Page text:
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Dewey & LeBoeuf can’t win. In late March an embarrassing exodus of partners prompted the global law firm to announce a management shake-up. In explaining the reshuffle to Bloomberg News, the head of Dewey’s corporate department, Richard Shutran, mentioned that the firm earned about $250 million last year. Whoops. That was a lot less than what Dewey had reported a few weeks earlier to the legal trade publication American Lawyer, which is now revising its financial database to reflect reduced results for Dewey in both 2011 and 2010. John Altorelli, one of more than 60 Dewey partners taking their practices elsewhere, told the Am Law Daily blog that he sees two potential futures for his former colleagues: a significant downsizing or “a firm busted up into a bunch of little pieces.”
The turmoil at Dewey isn’t an isolated event. Elite corporate law firms—Wachtell, Lipton, Rosen & Katz; Cravath, Swaine & Moore; Sullivan & Cromwell; and a few others—thrive on their scrupulous maintenance of quality and reputation. Beneath that exalted caste, though, a dozen large and prominent partnerships have called it quits in the past decade. They include Howrey & Simon; Thacher, Proffitt & Wood; Heller Ehrman; Thelen Reid; Jenkens & Gilchrist; Coudert Brothers; Brobeck, Phleger & Harrison; and Arter & Hadden. Many more, like Dewey & LeBoeuf, confront existential challenges that were unimaginable just a few years ago. J. Stephen Poor, chairman of Seyfarth Shaw, an 800-attorney firm in Chicago, sums up the predicament of corporate law firms he refers to as “the 99 percent”: “We have to improve or die.”
There’s more at work here than the Great Recession. Inept management and the weakness of the partnership model have also played crucial, if lesser known, roles. And as unsettling as this shakeout will be for employees of many large law firms, it’s one that is overdue.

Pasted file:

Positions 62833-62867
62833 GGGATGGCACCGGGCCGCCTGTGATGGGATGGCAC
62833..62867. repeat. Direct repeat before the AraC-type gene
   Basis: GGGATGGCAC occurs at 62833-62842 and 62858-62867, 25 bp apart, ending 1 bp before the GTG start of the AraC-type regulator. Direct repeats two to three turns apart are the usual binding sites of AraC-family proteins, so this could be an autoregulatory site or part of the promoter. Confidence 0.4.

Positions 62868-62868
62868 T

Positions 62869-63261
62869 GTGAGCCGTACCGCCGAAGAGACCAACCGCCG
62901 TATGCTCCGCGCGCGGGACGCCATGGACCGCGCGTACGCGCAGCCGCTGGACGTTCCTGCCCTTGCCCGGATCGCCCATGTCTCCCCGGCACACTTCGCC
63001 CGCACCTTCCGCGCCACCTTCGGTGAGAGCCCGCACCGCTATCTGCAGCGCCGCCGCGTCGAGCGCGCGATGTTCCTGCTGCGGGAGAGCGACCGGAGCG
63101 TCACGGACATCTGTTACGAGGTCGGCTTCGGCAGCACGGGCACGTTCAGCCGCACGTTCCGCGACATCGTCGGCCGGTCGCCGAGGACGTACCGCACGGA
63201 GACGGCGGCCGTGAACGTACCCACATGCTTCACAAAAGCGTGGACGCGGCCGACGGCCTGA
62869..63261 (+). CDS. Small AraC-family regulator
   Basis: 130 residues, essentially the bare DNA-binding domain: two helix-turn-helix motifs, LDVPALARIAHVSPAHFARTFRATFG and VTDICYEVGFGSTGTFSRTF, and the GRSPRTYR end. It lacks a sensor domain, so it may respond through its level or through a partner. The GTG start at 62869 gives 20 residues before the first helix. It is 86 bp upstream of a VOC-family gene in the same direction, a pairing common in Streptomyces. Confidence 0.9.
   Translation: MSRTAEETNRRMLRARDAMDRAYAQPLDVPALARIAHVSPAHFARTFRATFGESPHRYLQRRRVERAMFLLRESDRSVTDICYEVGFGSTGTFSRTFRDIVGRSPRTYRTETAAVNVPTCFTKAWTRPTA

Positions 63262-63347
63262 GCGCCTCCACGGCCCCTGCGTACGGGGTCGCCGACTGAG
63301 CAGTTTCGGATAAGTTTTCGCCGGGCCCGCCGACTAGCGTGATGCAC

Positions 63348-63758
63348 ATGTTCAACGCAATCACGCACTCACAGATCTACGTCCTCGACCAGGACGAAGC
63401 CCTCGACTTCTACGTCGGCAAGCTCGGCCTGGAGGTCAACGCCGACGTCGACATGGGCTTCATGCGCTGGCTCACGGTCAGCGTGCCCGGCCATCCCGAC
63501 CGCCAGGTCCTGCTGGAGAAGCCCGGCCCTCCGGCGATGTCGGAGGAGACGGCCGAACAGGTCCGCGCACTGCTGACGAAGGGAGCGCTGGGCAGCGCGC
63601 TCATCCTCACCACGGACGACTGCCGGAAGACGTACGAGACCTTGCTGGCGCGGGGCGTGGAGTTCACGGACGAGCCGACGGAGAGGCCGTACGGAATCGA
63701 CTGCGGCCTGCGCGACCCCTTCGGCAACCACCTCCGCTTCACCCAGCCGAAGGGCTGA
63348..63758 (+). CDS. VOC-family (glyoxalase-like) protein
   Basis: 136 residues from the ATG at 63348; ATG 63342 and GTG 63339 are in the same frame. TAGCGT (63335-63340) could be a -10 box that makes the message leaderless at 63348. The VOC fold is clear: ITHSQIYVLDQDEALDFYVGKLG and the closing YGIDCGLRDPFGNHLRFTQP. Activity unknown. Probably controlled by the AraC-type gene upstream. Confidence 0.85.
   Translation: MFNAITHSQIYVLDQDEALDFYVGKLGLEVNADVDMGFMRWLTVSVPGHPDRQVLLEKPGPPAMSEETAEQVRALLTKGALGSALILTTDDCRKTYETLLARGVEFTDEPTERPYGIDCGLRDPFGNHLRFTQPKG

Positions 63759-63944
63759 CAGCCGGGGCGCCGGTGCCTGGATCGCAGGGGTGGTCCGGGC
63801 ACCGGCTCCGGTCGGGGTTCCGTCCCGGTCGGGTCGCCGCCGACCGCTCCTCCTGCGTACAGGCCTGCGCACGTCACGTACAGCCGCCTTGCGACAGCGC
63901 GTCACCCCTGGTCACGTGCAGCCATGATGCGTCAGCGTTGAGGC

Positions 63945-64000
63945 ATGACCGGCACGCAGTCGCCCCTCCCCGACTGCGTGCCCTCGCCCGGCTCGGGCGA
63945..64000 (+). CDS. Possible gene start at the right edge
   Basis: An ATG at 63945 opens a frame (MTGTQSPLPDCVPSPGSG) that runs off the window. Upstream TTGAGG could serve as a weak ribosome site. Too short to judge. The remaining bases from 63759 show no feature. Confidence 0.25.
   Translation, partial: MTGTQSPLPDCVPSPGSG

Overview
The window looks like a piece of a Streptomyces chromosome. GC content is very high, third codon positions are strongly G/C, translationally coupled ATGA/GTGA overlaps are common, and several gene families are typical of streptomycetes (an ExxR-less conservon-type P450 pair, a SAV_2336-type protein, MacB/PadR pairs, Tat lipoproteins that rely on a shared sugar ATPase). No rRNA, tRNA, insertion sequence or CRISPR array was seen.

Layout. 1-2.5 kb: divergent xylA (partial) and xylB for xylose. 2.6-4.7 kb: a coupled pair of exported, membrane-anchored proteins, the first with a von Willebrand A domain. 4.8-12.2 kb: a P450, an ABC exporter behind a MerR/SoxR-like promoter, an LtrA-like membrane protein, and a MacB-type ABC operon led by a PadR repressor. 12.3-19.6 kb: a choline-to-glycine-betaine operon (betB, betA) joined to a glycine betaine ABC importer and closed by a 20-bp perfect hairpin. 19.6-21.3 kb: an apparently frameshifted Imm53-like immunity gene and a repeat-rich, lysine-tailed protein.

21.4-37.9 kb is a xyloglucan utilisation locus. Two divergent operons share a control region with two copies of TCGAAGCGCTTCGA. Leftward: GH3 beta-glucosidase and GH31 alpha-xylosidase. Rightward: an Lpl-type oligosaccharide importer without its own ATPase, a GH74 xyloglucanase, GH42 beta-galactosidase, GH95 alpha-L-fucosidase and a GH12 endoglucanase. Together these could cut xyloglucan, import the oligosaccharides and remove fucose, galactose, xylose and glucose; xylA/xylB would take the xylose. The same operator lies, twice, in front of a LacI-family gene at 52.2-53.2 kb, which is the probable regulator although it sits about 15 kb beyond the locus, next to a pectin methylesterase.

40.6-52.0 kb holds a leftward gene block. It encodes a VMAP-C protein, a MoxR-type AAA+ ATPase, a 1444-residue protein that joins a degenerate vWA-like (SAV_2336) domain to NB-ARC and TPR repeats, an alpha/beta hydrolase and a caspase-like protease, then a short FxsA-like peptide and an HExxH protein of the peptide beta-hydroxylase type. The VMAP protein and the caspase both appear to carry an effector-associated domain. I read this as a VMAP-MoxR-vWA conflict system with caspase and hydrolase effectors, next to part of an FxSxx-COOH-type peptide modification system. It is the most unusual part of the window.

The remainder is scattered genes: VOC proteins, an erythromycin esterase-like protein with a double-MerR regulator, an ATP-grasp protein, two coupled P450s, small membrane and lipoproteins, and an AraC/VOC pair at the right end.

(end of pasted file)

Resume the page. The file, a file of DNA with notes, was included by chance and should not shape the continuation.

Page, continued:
The legal profession wasn’t always seen as a path to wealth. From 1940 to 1960, inflation-adjusted income for lawyers in the U.S. eroded significantly, while that of physicians rose, according to Declining Prospects, a forthcoming book on law firm economics by Michael Trotter, a practicing corporate attorney in Atlanta. In the 1960s and ’70s, increased regulatory complexity and corporate consolidation spurred growth in the size of corporate law firms and the fees they charged. By the early ’80s law school had become a choice destination for top college graduates. American Lawyer began gathering and publishing revenue and profit statistics for top-grossing firms, ratifying the J.D. as a ticket to the upper class.
The high-tech revolution, globalization, and Wall Street’s (dubious) expansion have generated still more demand for sophisticated legal services. In 1985 the 50 top-grossing firms had a combined revenue of $3.4 billion. If their collective top line had increased at the rate of inflation, it would have been the equivalent of $6.9 billion in 2010, Trotter notes. Instead, the figure rose to $48.4 billion.
“Hourly rates just went up and up,” Trotter says. Fancy lawyers charged whatever the market would bear. Attorneys began defecting like mad to rival firms willing to promise them million-dollar paydays. Head counts at large firms swelled, with 1,000-attorney behemoths becoming commonplace. Trotter, a former partner at the predecessor to Atlanta-based Alston & Bird (about 800 attorneys), observes tartly that corporate clients did not applaud the development. In his book, he quotes Robin Sangston, now the general counsel of Cox Communications, on what happened when one specialty partnership merged into a mega-firm: “Their rates went up, their hourly requirements went up, and I started getting marketed” to buy unwanted additional services.
As firm size increased, so did leverage—the ratio of salaried attorneys to partners, who share in the profit. Yet as Trotter’s research shows, size and leverage don’t correlate with profitability. Baker & McKenzie, the largest American-based firm with nearly 4,000 lawyers and a leverage ratio of 4.48 associates to each partner, ranks 79th in average per-partner profitability. Wachtell Lipton, with 231 attorneys and leverage of 1.69 to 1, ranks first in average per-partner profit, with $4.3 million.
By bulking up so aggressively, law firms made themselves more vulnerable to economic downturns. Partners at many firms failed to appreciate that all those salaried employees needed to be paid every month, whether or not new business is coming in the door.